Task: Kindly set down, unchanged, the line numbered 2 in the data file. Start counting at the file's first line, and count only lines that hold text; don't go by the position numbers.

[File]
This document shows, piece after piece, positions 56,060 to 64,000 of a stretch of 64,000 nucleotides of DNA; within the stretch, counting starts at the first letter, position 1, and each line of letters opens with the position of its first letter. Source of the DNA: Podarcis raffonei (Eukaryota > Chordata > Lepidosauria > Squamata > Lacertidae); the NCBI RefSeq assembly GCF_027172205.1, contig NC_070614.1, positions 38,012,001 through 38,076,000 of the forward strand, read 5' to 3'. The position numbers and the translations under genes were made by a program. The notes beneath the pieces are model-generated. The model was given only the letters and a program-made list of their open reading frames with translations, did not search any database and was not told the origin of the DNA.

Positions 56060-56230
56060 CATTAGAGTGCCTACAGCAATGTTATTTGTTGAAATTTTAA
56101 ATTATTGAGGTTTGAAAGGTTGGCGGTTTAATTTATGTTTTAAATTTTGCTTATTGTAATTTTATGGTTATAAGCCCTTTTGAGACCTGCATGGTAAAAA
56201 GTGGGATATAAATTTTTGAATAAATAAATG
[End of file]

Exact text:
Positions 56060-56230